Kerry Wood says he felt something in elbow during 20-strikeout game

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Kerry Wood revealed something pretty interesting during a recent interview with David Kaplan of CSNChicago.com, saying that his 20-strikeout game against the Astros on May 6, 1998 on was the first time he felt something in his right elbow.

It all started with that famous final pitch, a wicked swinging strikeout of Derek Bell. Still, the recently-retired right-hander told Kaplan that whatever changed with his elbow that day was “worth it.”

Racking up absurdly high pitch counts as a rookie, Wood went on to make 21 more starts that year before sitting out the final month of the regular season with a sore elbow. He returned in late September to pitch in the NLDS against the Braves, but blew out his elbow the next spring and missed the entire 1999 season following Tommy John surgery. It’s not clear if Wood ever said anything to coaches after initially feeling something in the elbow, but he has said on numerous occasions that he felt it was only a matter of time before it gave out.

While Wood still enjoyed a productive major league career, he didn’t start another game in the major leagues after his age-29 season in 2006. If you are annoyed by your favorite team’s rookie pitcher getting pulled after 90-100 pitches, look no further than Kerry Wood as a cautionary tale.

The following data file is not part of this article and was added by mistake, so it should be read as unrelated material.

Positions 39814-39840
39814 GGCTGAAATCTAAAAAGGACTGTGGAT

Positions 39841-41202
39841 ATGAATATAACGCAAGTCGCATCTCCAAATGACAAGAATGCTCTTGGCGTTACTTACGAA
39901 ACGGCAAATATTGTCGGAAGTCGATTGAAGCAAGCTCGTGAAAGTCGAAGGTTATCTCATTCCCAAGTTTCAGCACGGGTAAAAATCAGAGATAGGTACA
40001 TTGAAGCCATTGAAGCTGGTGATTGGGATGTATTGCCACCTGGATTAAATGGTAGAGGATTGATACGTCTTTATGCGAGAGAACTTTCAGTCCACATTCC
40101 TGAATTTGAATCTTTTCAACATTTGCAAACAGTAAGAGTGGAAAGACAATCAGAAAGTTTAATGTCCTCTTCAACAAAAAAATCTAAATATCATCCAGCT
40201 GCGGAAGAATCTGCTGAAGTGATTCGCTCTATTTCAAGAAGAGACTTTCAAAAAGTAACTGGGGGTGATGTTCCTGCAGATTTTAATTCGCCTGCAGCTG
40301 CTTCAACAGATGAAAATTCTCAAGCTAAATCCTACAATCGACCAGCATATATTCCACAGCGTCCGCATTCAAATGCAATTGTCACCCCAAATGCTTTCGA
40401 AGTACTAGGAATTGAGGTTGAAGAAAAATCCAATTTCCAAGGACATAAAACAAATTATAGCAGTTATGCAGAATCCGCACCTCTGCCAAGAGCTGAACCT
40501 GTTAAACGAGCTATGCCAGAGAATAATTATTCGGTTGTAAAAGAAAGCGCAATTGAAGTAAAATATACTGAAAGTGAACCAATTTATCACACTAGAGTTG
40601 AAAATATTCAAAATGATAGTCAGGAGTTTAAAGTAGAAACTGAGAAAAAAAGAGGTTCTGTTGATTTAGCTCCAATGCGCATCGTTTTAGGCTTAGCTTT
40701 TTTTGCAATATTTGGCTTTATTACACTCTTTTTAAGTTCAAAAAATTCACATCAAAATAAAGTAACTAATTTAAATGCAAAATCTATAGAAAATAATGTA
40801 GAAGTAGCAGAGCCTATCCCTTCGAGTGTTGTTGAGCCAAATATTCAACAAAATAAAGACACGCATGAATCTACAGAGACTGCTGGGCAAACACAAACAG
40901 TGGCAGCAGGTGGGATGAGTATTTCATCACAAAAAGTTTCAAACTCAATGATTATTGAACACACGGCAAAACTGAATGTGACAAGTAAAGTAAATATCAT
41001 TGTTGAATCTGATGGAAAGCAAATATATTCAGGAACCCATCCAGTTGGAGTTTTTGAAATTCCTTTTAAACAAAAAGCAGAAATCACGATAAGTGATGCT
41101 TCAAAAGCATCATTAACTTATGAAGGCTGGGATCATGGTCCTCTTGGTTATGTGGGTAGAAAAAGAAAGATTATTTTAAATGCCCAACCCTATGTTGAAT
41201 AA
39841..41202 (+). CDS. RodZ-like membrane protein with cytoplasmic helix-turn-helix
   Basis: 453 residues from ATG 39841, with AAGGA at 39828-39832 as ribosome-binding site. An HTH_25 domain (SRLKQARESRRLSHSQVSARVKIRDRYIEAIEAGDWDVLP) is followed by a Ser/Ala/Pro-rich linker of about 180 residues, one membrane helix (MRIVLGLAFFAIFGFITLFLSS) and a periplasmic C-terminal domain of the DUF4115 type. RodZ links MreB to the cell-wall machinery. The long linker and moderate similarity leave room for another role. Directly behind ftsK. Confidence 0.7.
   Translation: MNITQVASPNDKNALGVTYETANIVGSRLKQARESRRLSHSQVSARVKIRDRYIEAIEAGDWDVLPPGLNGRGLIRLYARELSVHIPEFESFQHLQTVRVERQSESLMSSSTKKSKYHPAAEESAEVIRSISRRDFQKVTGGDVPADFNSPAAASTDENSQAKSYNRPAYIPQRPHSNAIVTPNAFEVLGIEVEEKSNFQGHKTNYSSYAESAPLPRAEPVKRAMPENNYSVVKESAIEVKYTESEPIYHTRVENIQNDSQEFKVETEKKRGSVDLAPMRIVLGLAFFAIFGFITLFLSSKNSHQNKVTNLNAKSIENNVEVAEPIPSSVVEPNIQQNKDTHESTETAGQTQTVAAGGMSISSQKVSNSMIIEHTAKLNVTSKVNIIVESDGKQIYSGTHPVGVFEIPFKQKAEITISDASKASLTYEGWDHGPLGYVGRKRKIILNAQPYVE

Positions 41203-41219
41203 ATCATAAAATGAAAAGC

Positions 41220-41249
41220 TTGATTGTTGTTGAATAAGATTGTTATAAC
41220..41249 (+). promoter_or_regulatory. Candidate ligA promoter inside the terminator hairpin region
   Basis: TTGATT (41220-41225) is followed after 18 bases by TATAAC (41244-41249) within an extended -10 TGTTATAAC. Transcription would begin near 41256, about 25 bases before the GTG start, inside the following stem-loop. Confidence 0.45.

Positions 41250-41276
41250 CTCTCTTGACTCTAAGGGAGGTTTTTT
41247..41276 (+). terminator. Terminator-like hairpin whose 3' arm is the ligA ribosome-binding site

According to Bill James’ Game Score metric, Wood’s 20-strikeout game ranks No. 1 all-time for a nine-inning game.

Yankees sign Brad Miller to minor league contract

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The Yankees announced on Monday that the club signed infielder Brad Miller to a minor league contract.

Miller, 29, was designated for assignment by the Indians last week. He wasn’t happy about that decision, saying, “Obviously, [the Indians] don’t want the best guys up here.”

Miller hit .250/.325/.417 with a homer and four RBI in 40 plate appearances with the Indians. The Indians have one of the worst offenses in the league and Miller was one of only a handful of players even hitting at a passable level, which did make his DFA all the more surprising.

The Yankees, decimated by injuries, need depth and Miller will provide that at the very least.